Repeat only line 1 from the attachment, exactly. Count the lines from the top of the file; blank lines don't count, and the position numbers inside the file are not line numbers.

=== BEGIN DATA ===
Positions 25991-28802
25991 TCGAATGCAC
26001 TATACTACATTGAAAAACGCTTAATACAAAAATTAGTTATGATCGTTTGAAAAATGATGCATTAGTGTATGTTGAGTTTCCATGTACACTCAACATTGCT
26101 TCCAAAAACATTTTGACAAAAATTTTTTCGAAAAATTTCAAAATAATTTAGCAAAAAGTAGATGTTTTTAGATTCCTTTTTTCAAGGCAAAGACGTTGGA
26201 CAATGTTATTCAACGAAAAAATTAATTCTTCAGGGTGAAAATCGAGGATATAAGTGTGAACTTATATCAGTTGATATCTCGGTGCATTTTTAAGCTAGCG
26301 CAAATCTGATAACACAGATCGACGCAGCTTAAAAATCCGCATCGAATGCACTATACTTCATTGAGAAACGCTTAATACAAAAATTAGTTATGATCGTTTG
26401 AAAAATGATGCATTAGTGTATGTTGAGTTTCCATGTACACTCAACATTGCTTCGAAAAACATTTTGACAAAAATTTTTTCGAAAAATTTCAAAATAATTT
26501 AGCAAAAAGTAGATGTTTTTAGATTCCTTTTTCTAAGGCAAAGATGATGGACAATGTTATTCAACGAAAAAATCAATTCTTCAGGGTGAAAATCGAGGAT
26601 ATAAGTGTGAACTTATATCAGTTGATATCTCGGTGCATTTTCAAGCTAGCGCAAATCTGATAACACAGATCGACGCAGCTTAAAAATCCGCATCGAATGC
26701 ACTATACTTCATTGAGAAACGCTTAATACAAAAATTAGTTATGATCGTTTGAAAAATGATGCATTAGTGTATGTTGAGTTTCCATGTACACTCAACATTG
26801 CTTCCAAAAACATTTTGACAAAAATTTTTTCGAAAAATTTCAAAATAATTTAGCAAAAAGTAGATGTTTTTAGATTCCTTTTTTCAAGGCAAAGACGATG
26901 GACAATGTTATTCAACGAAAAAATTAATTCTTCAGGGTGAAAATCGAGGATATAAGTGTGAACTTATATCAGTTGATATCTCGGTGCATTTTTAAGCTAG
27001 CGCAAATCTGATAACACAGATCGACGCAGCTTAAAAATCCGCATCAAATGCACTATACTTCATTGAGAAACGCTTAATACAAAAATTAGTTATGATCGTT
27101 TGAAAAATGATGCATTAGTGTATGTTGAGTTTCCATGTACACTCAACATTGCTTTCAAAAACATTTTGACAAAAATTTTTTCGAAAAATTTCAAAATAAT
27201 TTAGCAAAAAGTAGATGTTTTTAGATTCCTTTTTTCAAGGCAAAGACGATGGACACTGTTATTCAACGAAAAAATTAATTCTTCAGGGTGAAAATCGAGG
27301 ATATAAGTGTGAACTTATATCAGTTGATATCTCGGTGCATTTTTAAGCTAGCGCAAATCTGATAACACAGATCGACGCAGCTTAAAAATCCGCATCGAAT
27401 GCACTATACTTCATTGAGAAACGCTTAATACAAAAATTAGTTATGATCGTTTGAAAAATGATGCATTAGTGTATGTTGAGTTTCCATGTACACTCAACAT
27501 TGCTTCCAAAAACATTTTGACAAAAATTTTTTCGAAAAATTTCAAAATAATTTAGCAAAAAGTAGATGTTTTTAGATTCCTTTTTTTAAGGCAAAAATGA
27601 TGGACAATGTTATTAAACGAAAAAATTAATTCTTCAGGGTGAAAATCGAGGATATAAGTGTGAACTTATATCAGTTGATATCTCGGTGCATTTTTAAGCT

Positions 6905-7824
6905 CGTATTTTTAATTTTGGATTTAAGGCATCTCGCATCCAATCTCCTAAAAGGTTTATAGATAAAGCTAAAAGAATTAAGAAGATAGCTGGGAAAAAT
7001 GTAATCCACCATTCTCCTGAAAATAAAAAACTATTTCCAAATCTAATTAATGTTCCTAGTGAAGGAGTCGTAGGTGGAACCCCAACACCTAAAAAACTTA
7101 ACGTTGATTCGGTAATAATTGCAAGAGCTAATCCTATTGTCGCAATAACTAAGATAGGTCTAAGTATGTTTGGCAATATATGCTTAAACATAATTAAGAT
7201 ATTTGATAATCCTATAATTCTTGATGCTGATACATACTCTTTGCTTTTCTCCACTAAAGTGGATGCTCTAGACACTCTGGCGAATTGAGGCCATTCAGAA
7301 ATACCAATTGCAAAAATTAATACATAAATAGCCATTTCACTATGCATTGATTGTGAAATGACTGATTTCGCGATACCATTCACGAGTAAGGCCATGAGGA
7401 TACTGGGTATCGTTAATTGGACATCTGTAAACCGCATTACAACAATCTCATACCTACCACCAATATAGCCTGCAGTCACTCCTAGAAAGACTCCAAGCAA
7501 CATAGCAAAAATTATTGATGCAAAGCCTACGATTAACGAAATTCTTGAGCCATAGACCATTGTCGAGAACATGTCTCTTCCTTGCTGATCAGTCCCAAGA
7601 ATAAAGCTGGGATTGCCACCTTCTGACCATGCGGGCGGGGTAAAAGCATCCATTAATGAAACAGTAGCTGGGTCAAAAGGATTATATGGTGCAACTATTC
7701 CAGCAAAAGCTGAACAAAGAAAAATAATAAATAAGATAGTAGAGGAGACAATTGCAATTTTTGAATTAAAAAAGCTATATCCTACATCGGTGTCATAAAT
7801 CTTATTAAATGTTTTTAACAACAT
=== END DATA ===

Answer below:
Positions 25991-28802